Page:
Last modified 4/04/08
EECS Instructional ComputingBecause you're enrolled in an EECS course, you have access to the instructional computing system (called "inst"). However, you do not have access to campus-wide services, such as free copies of Exceed.
Inst provides login servers running Unix (and, less usefully, Windows). For some reason, people tend to log in to cory, as a result of which it sometimes runs very slowly. When you log in to a server, use who to see how many people are logged in. The servers work similarly, although some software may be absent on some machines. You are not required to use software on the instructional servers if you have access to identical or equivalent software elsewhere.
SUGAR (CAD for MEMS)
We will be using Sugar this semester - an open source CAD for MEMS package which is used with Matlab(R). Sugar provides a netlist interpreter (similar to its IC counterpart Spice) as well as the ability to solve small, coupled systems of differential equations with Matlab(R).
To use Sugar, you will need either a local copy of Matlab or you will use Matlab from your instructional UNIX account. Instructions for both are listed below.
Status for Spring '08: I have tested Sugar in Windows on Matlab R2007a, and it works. Instructional Computing tried to get Sugar to run in UNIX on a recent version of Matlab, with no success. It appears that Sugar is incompatible with their version of UNIX. The UNIX instructions below use an older version of Matlab; I have tested this and it also works.
For your project, you will also be using Cadence design suite to lay out your designs. It will run on cory.eecs, but pulsar usually runs faster. Inst provides a summary of the installation, and troubleshooting guide.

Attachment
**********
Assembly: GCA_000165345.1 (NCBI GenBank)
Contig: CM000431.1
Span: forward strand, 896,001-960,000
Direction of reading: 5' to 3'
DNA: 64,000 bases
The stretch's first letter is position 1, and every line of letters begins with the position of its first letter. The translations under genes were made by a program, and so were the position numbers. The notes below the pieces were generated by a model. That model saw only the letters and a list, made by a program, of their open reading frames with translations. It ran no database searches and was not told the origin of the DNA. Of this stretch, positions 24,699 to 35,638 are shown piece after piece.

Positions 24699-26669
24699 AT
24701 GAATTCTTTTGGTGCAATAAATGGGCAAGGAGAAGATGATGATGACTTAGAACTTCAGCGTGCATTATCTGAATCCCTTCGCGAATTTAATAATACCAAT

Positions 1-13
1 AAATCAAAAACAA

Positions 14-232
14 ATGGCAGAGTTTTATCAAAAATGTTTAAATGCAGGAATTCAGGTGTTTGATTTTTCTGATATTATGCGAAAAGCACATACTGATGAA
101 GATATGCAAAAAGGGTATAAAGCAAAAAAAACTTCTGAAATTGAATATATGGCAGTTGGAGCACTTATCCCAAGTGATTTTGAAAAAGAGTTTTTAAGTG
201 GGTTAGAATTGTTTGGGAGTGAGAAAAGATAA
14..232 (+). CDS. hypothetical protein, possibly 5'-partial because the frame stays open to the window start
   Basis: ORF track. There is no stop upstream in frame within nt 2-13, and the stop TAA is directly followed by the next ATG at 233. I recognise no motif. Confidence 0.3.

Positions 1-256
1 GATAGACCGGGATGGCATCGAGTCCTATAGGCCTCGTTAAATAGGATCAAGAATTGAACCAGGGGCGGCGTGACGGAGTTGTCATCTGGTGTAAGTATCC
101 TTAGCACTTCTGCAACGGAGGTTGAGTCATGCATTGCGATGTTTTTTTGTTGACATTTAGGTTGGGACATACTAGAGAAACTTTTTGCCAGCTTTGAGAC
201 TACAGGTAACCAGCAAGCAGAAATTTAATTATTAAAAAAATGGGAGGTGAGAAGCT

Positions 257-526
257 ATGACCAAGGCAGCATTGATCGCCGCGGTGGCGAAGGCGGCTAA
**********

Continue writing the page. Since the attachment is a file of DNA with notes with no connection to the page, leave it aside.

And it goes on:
We have a short tutorial for getting used to some of the layout features in Cadence, but don't hesitate to ask questions about it.
Here are instructions for how to export a GDS file from Cadence. This non-proprietary format describes your layout in terms of simple shapes, and is useful for sharing designs with other people.
Inst makes Cadence's official documentation available online. You'll need to log in with your class account to access it. This documentation is extensive and generally quite good.
If you are using your own copy of Cadence, here is the PolyMUMPS techfile in ASCII form.
Software Required for Instructional Accounts
You will need an ssh program and an X-Windows Manager to log in to instructional Unix servers. If you have a Unix computer, it probably has ssh. Students can download SSH for Windows or Putty. Putty is less user-friendly, but supposedly more secure.
Students will also need an X Window manager (such as Exceed on a PC). Microsoft Windows doesn't include it, and unfortunately, we don't have one to give away. Alternative sources for the NTU students include:
To display graphics, you'll either have to set the display variable or tunnel the connections. Since this is different for most versions of ssh/x-windows, let your course consultant know if there are problems. To test and make sure everything is working properly,
If it opens up a new window for you, you're good. If not, something isn't working properly. If it's not obvious, try contacting your consultant first before going to firstname.lastname@example.org.